Voting for the House of Commons elections has begun in Russia.


The focus is on how well the Putin administration can maintain a strong power base in parliament amid sluggish ruling party approval ratings.

In Russia's five-year parliamentary House elections, a total of 450 seats were contested by single-seat constituencies and proportional representations, and voting began nationwide on the 17th.



The ruling party, "United Russia," which supports the Putin administration, won overwhelmingly by winning more than 70% of the seats in the last election, but public dissatisfaction has increased due to the economic downturn, and government polls have recently shown. The approval rating has dropped to the 20% level like never before.



For this reason, the Putin administration has sought to gain support by supporting ministers, who are relatively popular among the people, as proportional representation candidates for the ruling party, and by paying military personnel and pensioners a lump sum as a countermeasure against the new coronavirus. I am enthusiastic.



On the other hand, opposition campaigns have been severely restricted, and an opposition-supporting woman who voted in Moscow said, "The administration is putting pressure on those who oppose it. It's very annoying." Was there.



This election is positioned as a prelude to the presidential election in Russia three years later, and the focus is on how far the Putin administration can maintain a strong power base in parliament.



The vote will be counted on the 19th after being held for three days due to the measures against the new corona, and it is expected that a large number will be revealed before dawn on the 20th of Japan time.

Expert "The ruling party wins the majority" The administration base is unwavering

"For the Putin administration, this House of Commons election is important for the Putin administration to give legitimacy to the regime it has built over the last two decades," said Andrey Kolesnikov, senior researcher at the Carnegie International Peace Foundation Moscow Center, who is familiar with Russia's internal affairs. He pointed out that the administration attaches great importance to the House of Commons elections.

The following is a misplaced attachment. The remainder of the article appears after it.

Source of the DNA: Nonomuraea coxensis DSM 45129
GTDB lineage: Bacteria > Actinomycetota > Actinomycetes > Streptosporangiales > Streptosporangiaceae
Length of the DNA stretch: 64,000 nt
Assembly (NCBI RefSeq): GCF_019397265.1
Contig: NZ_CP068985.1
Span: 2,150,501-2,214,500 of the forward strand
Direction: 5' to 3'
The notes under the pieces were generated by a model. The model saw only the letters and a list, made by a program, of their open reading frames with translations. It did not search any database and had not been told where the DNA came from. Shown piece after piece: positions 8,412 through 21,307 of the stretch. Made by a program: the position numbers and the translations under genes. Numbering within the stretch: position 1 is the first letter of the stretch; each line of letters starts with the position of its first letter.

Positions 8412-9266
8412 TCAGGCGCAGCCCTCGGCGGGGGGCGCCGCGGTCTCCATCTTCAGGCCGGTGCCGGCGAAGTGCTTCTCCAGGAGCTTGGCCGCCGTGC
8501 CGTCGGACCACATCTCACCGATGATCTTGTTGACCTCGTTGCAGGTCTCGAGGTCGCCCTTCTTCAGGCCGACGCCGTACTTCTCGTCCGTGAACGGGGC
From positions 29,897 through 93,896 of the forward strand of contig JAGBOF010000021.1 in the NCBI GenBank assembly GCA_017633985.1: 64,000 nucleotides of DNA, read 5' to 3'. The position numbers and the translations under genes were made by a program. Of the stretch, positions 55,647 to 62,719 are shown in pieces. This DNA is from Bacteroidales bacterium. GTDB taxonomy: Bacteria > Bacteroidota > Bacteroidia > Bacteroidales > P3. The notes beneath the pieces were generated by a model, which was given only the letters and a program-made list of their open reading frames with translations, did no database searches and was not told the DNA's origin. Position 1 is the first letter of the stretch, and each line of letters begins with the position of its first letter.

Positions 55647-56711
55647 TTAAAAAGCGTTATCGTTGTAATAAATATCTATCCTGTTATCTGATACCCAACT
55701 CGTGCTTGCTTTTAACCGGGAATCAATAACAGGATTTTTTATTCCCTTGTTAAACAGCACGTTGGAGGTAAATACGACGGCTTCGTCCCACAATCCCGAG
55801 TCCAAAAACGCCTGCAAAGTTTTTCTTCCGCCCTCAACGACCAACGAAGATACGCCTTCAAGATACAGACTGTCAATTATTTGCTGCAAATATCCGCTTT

The ruling party "United Russia", which supports the administration, has a sluggish approval rating of 20% in advance polls, but Mr. Kolesnikov said, "In any case, the ruling party will win a majority" and a single majority of seats. He won overwhelmingly and expressed the view that the administration base would not be shaken.



"The administration is aiming for full control of civil society," he said, saying that the dissident leader Alexei Navalny's group was identified as an extremist organization and was virtually devastated. He pointed out that he is further strengthening the tightening of opposition forces through legal means.



"The Putin administration is trying to build a system that they call'stability'. There will be no dissidents, no civil society, and everyone will obey," he said. On the contrary, he expressed concern that public dissatisfaction would be annoying.



While the House of Representatives election is positioned as a prelude to the presidential election in 2024, Mr. Kolesnikov said, "There is no reason for Putin to retire," he said, saying that Putin is likely to continue to cast. Shown.

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